The result of this was that Cold War patterns and assumptions were projected onto a very altered scene, and an informal German-American condominium, the real basis of West European politics since the late 1940s, continued to drive EU policy. German Chancellor Helmut Kohl in particular saw the opportunity for his newly reunified country, now with even larger borders than Adolf Hitler had inherited in 1933, to assert hegemonic control of the Continent and to realize the old German ambition of the Drang nach Osten—the economic if not political colonization of the old Habsburg and Ottoman territories of Eastern Europe, and the exploitation of its markets, its resources, and its labor. Kohl got a green light for this from Washington, whose chief preoccupation was the isolation of Russia, and which partnered with Berlin to stage a two-track plan of assimilation for the East, with expanded EU and NATO membership proceeding hand in hand up to Russia’s borders. The only two powers that might have worked to modify this policy, Britain and France, offered no challenge to it.
The result of this was what I have described previously as the emergence of a Fourth Reich in Europe, whose instrument was the euro and whose mechanism was Germany’s control of it. The consequences of this only unfolded with two critical events: the worldwide financial collapse of 2008 and the regime of austerity unilaterally imposed on the Continent by Germany in its wake; and the American-sponsored coup in Ukraine in 2014, which, finally provoking Moscow into a military response, completed the transformation of Russia from “liberated” nation to renewed adversary.
We may leave the Russian question to one side, although it has become a critical matter for Germany with the present suggestion that American military protection for the EU may no longer be automatically available. The true nature of a German-dominated Europe had already emerged in the abrupt conversion of a union of supposedly sovereign equals into what George Soros—one of the most committed supporters of a united Europe—recently described as a relationship between creditors and debtors. It’s the kind of relationship you experience when your friendly local banker suddenly comes to repossess your house, or at least to seize every movable asset as the price of permitting you to stay temporarily within four bare walls and perform slave labor. A simpler model, though, would be the straightforwardly imperial one: a great power looting lesser ones without compunction or restraint. For Europe’s southern tier particularly, the past decade has been one of deep and persistent economic depression, forced wealth transfer and population migration, declining birth and rising suicide rates, and, most corrosively, a sense of national humiliation. Peoples that had fought to reclaim their freedom from fascist regimes or occupations, some decades in duration, found themselves suddenly at the mercy of the heir of the most brutal fascist state of all—a state, as Stefan Zweig had put it, barbaric beyond any known to history.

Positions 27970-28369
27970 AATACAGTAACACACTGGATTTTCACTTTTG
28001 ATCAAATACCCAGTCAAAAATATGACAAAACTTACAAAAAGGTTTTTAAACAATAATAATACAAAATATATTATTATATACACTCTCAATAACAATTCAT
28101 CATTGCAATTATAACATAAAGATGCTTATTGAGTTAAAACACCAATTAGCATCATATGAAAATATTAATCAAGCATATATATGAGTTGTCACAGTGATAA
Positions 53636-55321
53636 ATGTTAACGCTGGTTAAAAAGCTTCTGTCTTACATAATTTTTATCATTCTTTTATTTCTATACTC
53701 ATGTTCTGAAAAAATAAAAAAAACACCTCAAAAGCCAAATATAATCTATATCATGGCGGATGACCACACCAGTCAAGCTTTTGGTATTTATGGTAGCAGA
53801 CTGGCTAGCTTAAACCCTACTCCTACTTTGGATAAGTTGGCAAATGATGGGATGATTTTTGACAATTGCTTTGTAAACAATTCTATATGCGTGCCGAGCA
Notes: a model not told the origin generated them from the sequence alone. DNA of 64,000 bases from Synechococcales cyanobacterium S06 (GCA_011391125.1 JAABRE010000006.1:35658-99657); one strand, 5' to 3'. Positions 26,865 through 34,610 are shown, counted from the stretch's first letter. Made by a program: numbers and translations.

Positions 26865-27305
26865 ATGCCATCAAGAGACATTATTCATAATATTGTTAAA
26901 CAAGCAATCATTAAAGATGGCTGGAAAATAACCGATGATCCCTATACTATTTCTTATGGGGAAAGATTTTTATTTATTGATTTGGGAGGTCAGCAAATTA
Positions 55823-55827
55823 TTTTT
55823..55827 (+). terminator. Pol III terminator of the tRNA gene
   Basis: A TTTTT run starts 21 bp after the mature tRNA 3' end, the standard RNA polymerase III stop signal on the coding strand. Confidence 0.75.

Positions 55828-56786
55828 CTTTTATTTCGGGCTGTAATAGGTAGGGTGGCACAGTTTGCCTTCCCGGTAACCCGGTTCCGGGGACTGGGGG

As Soros and others have pointed out, with more charity than may be justified, the European project needs to be rethought from the ground up if it is to survive. The question, for me, is whether it deserves to do so even on the basis of reform—a reform of which there is no present sign. Beyond that lies the ultimate issue of whether merely formal political procedures can effectively realize and over the long run promote universal values within open societies. Europe has had 2500 years to achieve such a project, without lasting success. It seems to me that it is beginning to give the idea of a truly free society a bad name. Maybe someone else ought to take a crack at it. Meanwhile, the apologies no longer go, as Zweig made them, to France, Britain, Belgium, Norway, Poland, and the Netherlands, but to Ireland, Portugal, Spain, Italy, and, above all, Greece. The Europe that began in Athens is being most savagely strangled there. If a greater cultural crime is possible, I don’t know what it would be.